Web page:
Scenes of anger and actual despair yesterday as the High Court rejected the discrimination case brought by 1950s-born women after the government raised their State Pension age without enough warning. The High Court says this is a matter for Parliament.
About 4 million women have been affected by changes made in 1995 to bring women’s pension age in line with that of men. This age was to be 65. Then the coalition Government in 2011 accelerated the pace at which the women’s pension age rose to match men’s to 2018 – 2 years earlier than originally proposed.
So women born in the 1950s were frankly dumped in it. Bad luck, dear. Never mind. You’ve asked for equality all your life. You didn’t get it in terms of equal pay or acknowledgement of the value of care. But now you’re coming up to retirement – Happy Equality!!
Judging by many of the rather aggressive comments following the news articles online, my sympathies will be unpopular with many who are focusing on the issue of equality (which is of course right and proper) rather than timeframes and the ability for people to plan. The administration of this was shabby and unfair.
The DWP were jolly in victory, pointing to the “extensive communications that the DWP made to publicise these changes over many years”. Really!?!?!? I have to say these extensive communications seem to have gone largely unnoticed.
Let’s do a snap poll here. Readers who are not yet claiming a pension – are you confident that you know how old you will be when you are due your State Pension?
Communication is a two-way street – not a broadcast. It requires some simple clear facts. Not pages of waffle. Maybe, if they’d sent everyone a one-pager with photos of 6 people on it, all of different ages, and just their new State Pension age on the photo, that would have been a better starting point?
I’m in my mid-40s. Cough. Sort of. Plus one or two. The Government’s State Pension age calculator tells me I will be 67 when I am eligible for a State Pension... If you are in your late 30s, it’s 68 years old. Check yours in a moment of wild abandon this weekend.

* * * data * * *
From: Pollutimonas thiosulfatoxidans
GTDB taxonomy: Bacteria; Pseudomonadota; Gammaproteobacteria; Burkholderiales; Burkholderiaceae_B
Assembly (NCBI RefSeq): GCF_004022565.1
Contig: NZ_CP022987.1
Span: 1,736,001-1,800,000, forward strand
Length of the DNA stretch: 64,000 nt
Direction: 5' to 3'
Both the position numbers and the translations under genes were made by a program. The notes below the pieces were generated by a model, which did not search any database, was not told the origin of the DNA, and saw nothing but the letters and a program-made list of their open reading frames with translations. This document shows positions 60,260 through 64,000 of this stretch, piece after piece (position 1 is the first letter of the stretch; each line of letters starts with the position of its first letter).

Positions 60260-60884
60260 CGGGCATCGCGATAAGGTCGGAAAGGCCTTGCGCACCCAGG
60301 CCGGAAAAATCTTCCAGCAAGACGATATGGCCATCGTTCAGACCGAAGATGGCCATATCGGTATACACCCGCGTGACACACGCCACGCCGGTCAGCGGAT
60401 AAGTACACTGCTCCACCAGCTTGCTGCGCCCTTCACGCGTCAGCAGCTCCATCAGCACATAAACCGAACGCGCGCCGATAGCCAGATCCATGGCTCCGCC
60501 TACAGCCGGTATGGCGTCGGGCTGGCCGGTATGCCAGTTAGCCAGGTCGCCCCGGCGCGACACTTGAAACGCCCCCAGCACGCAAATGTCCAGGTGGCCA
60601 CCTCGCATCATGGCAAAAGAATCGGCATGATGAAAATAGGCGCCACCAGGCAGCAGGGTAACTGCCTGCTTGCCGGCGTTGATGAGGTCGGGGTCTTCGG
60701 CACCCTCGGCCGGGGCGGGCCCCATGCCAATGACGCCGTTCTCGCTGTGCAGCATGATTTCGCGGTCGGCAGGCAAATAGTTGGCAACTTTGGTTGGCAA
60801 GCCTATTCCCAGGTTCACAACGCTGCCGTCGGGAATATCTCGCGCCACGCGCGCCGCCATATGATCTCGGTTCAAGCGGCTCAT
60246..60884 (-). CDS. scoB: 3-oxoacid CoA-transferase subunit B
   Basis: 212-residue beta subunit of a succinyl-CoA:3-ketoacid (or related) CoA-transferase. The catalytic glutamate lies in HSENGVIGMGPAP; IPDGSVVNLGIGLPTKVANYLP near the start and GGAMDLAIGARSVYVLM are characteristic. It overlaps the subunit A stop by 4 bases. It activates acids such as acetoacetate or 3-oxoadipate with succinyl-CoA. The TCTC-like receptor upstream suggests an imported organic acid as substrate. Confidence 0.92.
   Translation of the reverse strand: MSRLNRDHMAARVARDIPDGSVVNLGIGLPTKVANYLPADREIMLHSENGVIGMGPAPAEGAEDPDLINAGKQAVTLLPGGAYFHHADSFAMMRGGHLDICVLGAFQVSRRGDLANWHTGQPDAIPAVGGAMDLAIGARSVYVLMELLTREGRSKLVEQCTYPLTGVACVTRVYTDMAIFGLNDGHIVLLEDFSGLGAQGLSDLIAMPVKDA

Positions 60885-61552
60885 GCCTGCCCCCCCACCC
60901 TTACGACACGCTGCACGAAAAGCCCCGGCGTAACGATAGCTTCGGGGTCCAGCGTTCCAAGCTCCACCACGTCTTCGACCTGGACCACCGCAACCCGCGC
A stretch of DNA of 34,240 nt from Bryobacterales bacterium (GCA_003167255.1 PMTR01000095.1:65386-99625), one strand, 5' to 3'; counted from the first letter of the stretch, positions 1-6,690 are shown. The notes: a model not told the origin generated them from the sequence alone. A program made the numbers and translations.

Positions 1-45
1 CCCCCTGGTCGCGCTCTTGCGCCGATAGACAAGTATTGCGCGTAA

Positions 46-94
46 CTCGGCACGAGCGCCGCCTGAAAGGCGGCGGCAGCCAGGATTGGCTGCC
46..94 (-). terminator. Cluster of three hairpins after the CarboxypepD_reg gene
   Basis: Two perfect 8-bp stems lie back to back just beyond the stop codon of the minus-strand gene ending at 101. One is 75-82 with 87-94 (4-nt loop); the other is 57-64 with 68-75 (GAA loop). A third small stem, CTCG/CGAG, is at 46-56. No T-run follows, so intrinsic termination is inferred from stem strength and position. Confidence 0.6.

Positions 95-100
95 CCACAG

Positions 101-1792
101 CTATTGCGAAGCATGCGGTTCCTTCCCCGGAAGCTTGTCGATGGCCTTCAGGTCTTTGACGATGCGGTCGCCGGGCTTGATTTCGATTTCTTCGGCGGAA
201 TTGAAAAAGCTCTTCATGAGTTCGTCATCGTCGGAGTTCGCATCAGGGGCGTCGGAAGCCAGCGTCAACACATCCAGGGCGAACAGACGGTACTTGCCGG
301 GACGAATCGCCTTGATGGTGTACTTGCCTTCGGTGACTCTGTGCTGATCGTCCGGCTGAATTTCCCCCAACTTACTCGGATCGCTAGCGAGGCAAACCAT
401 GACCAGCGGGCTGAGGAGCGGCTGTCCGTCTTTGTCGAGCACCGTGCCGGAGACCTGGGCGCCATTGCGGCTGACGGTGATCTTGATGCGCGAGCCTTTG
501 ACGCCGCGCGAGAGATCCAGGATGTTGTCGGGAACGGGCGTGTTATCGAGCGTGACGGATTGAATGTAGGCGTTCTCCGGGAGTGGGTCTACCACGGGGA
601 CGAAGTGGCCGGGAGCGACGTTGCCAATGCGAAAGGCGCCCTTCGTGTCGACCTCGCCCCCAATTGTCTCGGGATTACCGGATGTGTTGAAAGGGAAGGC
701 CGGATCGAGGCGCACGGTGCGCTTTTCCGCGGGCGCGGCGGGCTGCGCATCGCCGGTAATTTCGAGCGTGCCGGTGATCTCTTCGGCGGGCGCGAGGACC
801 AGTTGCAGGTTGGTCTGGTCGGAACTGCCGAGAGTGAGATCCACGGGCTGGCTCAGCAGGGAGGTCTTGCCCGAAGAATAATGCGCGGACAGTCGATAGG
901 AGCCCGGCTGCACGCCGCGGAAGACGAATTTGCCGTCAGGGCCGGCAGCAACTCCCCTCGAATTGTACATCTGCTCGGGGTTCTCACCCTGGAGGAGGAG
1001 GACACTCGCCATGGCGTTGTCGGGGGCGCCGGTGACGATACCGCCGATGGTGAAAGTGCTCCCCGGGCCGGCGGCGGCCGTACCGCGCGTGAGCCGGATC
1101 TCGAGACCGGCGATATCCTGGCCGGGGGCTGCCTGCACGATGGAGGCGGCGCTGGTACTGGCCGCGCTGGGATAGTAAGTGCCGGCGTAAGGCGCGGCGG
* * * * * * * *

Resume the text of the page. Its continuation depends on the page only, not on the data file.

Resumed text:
But here’s the rub. I think it is more likely that I will marry Brad Pitt than get any money from the Government when I am 67. And yesterday's ruling was a pretty cruel reminder that relying on the Government for anything in retirement is an uncertain game.
If you are procrastinating about pensions, maybe take this blog as a kick up the bum to take a first step. We can all set up a private pension online – often with a direct debit of £50 a month, if you have that to spare. I was looking at Fidelity's website this morning – they have quite nice content which is tailored for people by age bracket under their Pensions/Retirement tab. They set you up from £40 a month. If you’re with Aviva for insurance or other stuff, you can set up a pension there and see all your holdings on one single dashboard. Or, if you are a digital on-the-go type and want it pretty simple, have a look at Nutmeg.
Lots of people get stuck when it comes to working out which investment option to pick to actually put inside the pension account – there are typically about 5 “risk grades” we’re presented with. There are lots of free risk profilers out there which will give you a framework for decision-making. If you bank with Santander, you can go through their Digital Advice process for £20. (No pension yet but they’ll give you a sense of what’s what when it comes to investment choices and risk). HSBC have something similar. Moneyfarm is a robo adviser with a pension option – they have a detailed but simple questionnaire which will give you a good steer on getting started.
Or look at our pension pages for details.
The point is – I think – that we need to be more and more self-sufficient and not rely on those warm and cuddly people in Westminster to look after us in retirement. 67? Yeah right.
Have a great weekend
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